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I am writing a multi player game server and am looking at ways the new C# async/await features can help me. The core of the server is a loop which updates all the actors in the game as fast as it can:

while (!shutdown)
{
    foreach (var actor in actors)
        actor.Update();

    // Send and receive pending network messages
    // Various other system maintenance
}

This loop is required to handle thousands of actors and update multiple times per second to keep the game running smoothly. Some actors occasionally perform slow tasks in their update functions, such as fetching data from a database, which is where I'd like to use async. Once this data is retrieved the actor wants to update the game state, which must be done on the main thread.

As this is a console application, I plan to write a SynchronizationContext which can dispatch pending delegates to the main loop. This allows those tasks to update the game once they complete and lets unhandled exceptions be thrown into the main loop. My question is, how do write the async update functions? This works very nicely, but breaks the recommendations not to use async void:

Thing foo;

public override void Update()
{
    foo.DoThings();

    if (someCondition) {
        UpdateAsync();
    }
}

async void UpdateAsync()
{
    // Get data, but let the server continue in the mean time
    var newFoo = await GetFooFromDatabase();

    // Now back on the main thread, update game state
    this.foo = newFoo;
}

I could make Update() async and propogate the tasks back to the main loop, but:

  • I don't want to add overhead to the thousands of updates that will never use it.
  • Even in the main loop I don't want to await the tasks and block the loop.
  • Awaiting the task would cause a deadlock anyway as it needs to complete on the awaiting thread.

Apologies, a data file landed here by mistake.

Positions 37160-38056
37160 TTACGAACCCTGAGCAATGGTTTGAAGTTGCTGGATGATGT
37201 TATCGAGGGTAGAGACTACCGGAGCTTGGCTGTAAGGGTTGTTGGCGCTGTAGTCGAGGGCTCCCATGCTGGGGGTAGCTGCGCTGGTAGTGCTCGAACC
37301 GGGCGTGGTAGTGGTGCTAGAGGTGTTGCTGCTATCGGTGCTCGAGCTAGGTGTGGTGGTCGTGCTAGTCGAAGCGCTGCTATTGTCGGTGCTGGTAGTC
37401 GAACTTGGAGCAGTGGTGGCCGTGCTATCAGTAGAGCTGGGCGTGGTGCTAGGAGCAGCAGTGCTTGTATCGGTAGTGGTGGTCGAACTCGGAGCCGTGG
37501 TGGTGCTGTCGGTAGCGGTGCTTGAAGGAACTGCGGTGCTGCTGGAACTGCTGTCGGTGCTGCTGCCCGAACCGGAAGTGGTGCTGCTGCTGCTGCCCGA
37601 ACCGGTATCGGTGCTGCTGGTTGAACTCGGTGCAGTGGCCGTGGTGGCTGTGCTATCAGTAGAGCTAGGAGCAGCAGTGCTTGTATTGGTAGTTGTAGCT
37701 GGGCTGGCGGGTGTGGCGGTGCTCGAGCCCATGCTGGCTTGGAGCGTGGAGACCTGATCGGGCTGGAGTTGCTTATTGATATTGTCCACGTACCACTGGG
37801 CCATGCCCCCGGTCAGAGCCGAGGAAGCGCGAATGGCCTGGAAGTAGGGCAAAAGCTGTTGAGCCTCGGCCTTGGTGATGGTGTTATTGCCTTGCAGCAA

What do I do with all these tasks I can't await? The only time I might want to know they've all finished is when I'm shutting the server down, but I don't want to collect every task generated by potentially weeks worth of updates.

share|improve this question
    
An interesting question, +1 and added [task-parallel-library] tag. – Noseratio Sep 10 '13 at 5:59
    
Once this data is retrieved the actor wants to update the game state, which must be done on the main thread. Is the game state update itself a sync or async operation? – Noseratio Sep 10 '13 at 10:36
    
Sync, and should be done in serial. This is generally a fast single threaded loop, with occasional background tasks which need to be spawned and rejoined. – Generic Error Sep 10 '13 at 19:53
    
Check the 2nd listing in my answer, I think it does just that for game state updates using queued callbacks. For actor updates, you could switch from Parallel.ForEach to regular foreach if you want them to be executed in serial too, but you would pretty much loose the benefits of multicore CPU architecture. – Noseratio Sep 11 '13 at 2:09
up vote 4 down vote accepted

My understanding is that the crux of it is that you want:

while (!shutdown)
{
    //This should happen immediately and completions occur on the main thread.
    foreach (var actor in actors)
        actor.Update(); //includes i/o bound database operations

    // The subsequent code should not be delayed
   ...
}

Where the while loop is running in your main console thread. This is a tight single-threaded loop. You could run the foreach in parallel, but then you would still be waiting for the longest running instance (the i/o bound operation to get the data from the database).